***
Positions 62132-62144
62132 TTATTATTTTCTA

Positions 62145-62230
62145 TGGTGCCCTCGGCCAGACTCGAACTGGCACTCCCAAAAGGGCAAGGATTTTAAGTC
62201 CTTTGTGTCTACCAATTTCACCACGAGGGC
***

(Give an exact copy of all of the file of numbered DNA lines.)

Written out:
Positions 62132-62144
62132 TTATTATTTTCTA

Positions 62145-62230
62145 TGGTGCCCTCGGCCAGACTCGAACTGGCACTCCCAAAAGGGCAAGGATTTTAAGTC
62201 CTTTGTGTCTACCAATTTCACCACGAGGGC